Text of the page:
April 2018

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Insurance is an ancient practice that dates back to early human society and monetary economies. It was developed to respond to monetary risks and practised by Chinese and Babylonian traders as long ago as the 3rd and 2nd millennia BC, (as written about by Vaughan, E. J., 1997, Risk Management, New York: Wiley.) Merchants would pay an extra sum for their loan to be cancelled should their shipment be lost or stolen at sea. One of the most famous examples of this is Lloyd’s of London with its list of “Names” or underwriters, who determine the risk of a potential client and the cost of that risk to the client. The notion of putting away a little, each month, each year, for yourself or giving it to an insurance company in the form of a premium for when you most need it and for emergencies, is one way of making the unknown future as secure as possible.

Storytelling is woven into the development and survival of our societies and is part of our coping mechanism as humans, given the unknown future we face. As a result, stories and other art forms can be viewed collectively as cultural artifacts. In this way they can then be seen as “cultural insurance,” which means that they are able to provide comfort, relief and hope during periods of bankruptcy, upheaval, strife and loss. Regardless of whatever form, be it books, music, art, film, or television – the collection and documentation of cultural artifacts is the legacy and security of a people.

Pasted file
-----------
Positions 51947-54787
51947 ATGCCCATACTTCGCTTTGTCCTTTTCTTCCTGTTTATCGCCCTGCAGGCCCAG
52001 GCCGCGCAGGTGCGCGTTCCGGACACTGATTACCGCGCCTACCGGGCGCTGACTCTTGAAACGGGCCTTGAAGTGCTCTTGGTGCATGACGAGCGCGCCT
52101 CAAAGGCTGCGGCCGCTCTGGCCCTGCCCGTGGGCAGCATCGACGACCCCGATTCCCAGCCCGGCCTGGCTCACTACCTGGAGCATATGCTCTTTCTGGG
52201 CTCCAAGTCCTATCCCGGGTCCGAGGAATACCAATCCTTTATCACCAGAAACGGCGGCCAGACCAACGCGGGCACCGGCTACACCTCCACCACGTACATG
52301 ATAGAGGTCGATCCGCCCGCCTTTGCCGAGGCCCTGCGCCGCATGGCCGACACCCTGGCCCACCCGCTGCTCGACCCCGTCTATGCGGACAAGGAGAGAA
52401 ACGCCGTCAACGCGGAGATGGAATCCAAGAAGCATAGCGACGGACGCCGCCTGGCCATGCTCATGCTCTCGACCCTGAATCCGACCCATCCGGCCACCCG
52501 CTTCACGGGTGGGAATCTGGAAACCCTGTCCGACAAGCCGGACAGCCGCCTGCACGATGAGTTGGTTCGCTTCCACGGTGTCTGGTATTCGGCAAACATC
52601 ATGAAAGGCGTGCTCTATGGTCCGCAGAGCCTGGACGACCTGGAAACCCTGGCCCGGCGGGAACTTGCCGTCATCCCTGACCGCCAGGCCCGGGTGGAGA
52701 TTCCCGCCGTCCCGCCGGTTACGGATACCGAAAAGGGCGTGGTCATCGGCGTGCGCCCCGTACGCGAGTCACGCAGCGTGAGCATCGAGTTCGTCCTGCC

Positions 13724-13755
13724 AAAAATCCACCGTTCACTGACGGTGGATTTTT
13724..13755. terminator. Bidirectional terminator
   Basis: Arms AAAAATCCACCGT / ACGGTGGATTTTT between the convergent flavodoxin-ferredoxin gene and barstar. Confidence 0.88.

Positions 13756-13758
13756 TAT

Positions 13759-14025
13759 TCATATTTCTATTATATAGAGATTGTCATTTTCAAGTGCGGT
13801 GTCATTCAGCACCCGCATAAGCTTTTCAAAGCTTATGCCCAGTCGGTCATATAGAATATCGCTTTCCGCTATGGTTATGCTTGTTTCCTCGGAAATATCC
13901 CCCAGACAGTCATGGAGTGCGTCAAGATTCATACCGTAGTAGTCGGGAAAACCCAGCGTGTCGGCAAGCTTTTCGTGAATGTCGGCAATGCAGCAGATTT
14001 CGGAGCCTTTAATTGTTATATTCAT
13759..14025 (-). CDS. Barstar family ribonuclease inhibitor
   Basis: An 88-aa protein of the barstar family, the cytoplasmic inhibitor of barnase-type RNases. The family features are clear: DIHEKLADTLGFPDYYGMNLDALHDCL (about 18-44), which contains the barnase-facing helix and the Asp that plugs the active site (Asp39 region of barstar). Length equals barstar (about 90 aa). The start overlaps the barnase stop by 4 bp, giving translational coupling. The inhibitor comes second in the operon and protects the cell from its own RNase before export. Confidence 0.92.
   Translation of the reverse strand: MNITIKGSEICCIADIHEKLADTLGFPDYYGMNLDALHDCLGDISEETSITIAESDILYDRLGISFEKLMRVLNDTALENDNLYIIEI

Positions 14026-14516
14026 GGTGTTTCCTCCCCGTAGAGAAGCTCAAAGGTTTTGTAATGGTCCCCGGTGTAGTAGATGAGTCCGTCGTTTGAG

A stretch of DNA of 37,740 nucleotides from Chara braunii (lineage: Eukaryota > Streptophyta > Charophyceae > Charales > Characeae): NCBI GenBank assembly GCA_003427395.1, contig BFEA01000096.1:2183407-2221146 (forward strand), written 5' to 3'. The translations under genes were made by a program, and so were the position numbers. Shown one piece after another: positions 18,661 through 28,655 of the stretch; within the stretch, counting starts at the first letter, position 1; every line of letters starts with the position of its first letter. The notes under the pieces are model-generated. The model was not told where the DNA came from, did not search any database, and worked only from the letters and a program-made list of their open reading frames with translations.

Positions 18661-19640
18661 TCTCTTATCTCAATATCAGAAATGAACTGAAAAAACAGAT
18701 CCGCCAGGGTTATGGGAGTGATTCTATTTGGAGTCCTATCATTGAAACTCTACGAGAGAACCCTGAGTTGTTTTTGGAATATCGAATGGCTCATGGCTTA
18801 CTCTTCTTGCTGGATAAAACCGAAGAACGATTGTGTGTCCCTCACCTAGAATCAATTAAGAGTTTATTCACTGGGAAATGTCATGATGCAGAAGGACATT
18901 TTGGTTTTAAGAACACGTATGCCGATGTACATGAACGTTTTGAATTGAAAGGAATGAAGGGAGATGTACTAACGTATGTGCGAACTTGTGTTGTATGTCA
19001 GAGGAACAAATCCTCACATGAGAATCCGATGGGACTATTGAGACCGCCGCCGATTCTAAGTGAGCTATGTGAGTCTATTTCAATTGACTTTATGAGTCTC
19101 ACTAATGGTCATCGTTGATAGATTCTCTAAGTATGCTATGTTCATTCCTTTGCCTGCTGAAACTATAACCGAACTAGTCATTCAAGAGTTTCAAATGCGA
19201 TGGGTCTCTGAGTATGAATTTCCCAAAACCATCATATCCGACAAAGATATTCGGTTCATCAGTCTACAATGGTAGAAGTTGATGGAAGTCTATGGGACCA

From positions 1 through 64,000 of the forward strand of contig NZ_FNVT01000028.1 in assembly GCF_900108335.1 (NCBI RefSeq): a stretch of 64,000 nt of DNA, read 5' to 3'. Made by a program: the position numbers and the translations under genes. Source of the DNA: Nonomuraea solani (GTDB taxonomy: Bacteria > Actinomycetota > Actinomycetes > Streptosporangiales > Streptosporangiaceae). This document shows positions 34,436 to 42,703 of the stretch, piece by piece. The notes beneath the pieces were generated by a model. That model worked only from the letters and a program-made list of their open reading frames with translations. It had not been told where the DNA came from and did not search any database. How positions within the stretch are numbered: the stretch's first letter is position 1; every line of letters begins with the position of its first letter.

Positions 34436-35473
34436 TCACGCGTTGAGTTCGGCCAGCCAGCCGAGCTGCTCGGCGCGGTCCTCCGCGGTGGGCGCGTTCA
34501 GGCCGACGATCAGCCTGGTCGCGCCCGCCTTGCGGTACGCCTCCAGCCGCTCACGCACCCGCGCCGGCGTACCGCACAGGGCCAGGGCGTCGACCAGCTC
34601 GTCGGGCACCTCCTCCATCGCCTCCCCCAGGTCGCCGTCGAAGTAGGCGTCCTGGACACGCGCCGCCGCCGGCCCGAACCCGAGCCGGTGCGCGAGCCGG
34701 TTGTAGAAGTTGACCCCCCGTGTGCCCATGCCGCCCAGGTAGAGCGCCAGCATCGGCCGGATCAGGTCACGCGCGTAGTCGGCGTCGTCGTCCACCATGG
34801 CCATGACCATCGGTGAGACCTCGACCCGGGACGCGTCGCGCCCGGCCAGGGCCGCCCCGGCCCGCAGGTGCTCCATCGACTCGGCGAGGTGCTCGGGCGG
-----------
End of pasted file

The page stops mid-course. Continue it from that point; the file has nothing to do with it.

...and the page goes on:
A hurricane blows away crops and housing. A flood washes away more than just buildings and streets. A fire leaves only ash traces of lived lives. Violence robs individuals of peace of mind and the ability to breathe deeply. The loss of a loved one darkens the light. So just as financial insurance helps individuals or companies get back on their feet, cultural insurance, in the form of words or images, potentially offers the same relief to a society and its members. If we are sick we need healing. If we are scared we seek comfort. In a crisis or emergency, cultural insurance can be there for us, giving back our integrity and self-confidence.

In this way, isn’t it then possible to consider stories or art as value-added insurance? This is done by individual purchase and through private collection but how is it capitalized on for members of the public in need? How can museums serve as insurance companies for disadvantaged or compromised populations? Is a library a bank, gathering and lending our currency back to us? Can archives become disseminators and not just curators or gatekeepers? How do all of these institutions respond to risks and emergencies? How can rich collections of cultural artifacts be used as payback, where and when most needed, and how is it re-distributed? How do community members access their cultural insurance?

These questions are meant to both stimulate and challenge all of the stakeholders in this enterprise we call society, particularly those involved in the collection and distribution of our precious cultural artifacts. In other words, this is a call to stakeholders to identify specific ways in which collections of cultural artifacts can be used as cultural insurance. That these artifacts might be thought of as security and used for reassurance, in itself can be a way of insuring their social relevance.